The possible implications for India include the following:

  • any spike in global crude oil prices will widen the trade deficit and current account deficit, especially in the absence of the Iranian balancing factor
  • rupee could be impacted if the trade and current account deficits were to widen
  • an increase in the import bill will tend to put more pressure on the rupee
  • on the revenue side, higher oil prices mean more revenue for the states as tax is ad valorem
  • for the Centre, though, higher oil prices may not materially impact the fiscal math as the duty rates are fixed
  • the expenditure impact would primarily be on account of fuel subsidy outlays
  • there could be impact on inflation depending on crude price movement and government's decision on passing it on to the consumer

How prepared is India?

  • The US move comes at a time when the price of the Indian crude basket has been rising.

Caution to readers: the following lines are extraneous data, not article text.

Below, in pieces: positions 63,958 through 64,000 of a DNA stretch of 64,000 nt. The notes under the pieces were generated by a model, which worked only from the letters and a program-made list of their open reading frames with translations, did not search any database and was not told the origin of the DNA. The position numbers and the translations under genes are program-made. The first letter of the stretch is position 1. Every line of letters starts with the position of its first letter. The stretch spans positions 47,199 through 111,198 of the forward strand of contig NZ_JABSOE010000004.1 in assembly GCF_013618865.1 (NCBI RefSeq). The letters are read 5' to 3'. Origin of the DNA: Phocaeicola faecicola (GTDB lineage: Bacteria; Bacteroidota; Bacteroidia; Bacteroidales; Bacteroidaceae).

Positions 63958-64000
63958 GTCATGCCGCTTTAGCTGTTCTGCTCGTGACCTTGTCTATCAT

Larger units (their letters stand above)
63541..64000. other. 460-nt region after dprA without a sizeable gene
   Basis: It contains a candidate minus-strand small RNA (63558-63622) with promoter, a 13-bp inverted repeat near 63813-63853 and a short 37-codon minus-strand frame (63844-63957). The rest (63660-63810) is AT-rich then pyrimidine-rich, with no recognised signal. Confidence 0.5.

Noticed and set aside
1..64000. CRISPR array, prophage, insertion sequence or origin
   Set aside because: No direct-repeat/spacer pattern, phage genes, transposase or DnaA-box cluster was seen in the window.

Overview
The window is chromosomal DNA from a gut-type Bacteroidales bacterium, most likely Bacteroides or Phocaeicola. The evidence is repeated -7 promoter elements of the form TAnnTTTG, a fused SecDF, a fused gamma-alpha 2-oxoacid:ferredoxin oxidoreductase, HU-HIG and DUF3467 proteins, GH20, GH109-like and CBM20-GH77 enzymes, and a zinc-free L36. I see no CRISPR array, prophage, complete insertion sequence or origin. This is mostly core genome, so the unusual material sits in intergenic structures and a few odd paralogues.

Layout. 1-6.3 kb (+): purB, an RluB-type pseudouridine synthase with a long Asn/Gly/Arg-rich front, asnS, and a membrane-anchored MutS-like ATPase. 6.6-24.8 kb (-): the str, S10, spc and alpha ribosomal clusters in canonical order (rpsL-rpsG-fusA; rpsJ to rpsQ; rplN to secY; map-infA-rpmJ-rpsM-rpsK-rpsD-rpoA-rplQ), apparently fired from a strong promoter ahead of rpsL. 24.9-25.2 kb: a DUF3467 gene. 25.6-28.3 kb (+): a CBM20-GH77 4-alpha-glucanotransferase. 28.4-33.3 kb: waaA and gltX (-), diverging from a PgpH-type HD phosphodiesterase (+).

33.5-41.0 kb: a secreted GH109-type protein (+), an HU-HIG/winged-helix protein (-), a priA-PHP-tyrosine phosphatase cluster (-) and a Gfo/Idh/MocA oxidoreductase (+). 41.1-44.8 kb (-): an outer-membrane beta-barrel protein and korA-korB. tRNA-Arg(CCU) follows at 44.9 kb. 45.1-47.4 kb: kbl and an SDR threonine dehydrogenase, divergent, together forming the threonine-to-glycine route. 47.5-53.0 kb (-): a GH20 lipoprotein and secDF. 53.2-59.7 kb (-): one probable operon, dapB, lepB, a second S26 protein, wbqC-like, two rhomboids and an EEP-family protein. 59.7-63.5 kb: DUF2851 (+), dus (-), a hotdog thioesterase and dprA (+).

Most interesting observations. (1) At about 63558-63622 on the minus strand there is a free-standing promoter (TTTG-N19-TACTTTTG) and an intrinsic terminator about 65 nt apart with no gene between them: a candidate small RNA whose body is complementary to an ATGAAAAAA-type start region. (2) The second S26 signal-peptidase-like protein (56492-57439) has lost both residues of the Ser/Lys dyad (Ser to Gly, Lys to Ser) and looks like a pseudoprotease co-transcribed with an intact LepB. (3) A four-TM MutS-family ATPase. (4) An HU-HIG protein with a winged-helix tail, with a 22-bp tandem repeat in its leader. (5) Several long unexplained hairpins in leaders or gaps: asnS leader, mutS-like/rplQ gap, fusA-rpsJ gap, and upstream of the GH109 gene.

• But India has said the country is “sufficiently prepared” to deal with the impact of the ending of the waiver.
  • In the past several months, India has worked hard to significantly diversify its energy sources in preparation for this situation.
  • Indian refiners have almost halved their Iranian oil purchases since November, when the sanctions came into effect.
  • Indian refiners are increasing their planned purchases from the Organisation of the Petroleum Exporting Countries (OPEC).
  • Purchases from Mexico and even the US are also being planned to make up for the loss of Iranian oil.
  • E.g. India imported crude from the US for the first time two years ago; first US crude consignment reached Paradip in October, 2017
  • Since October 2017, four PSUs have placed orders for 11.85 million barrels.
  • Indian companies have also contracted 8mn metric tonnes per annum of liquified natural gas (LNG) and ethane condensate from the US.

What are the challenges ahead?

  • There are other substitute crude suppliers for India including Saudi Arabia, Kuwait, Iraq, Nigeria and the US.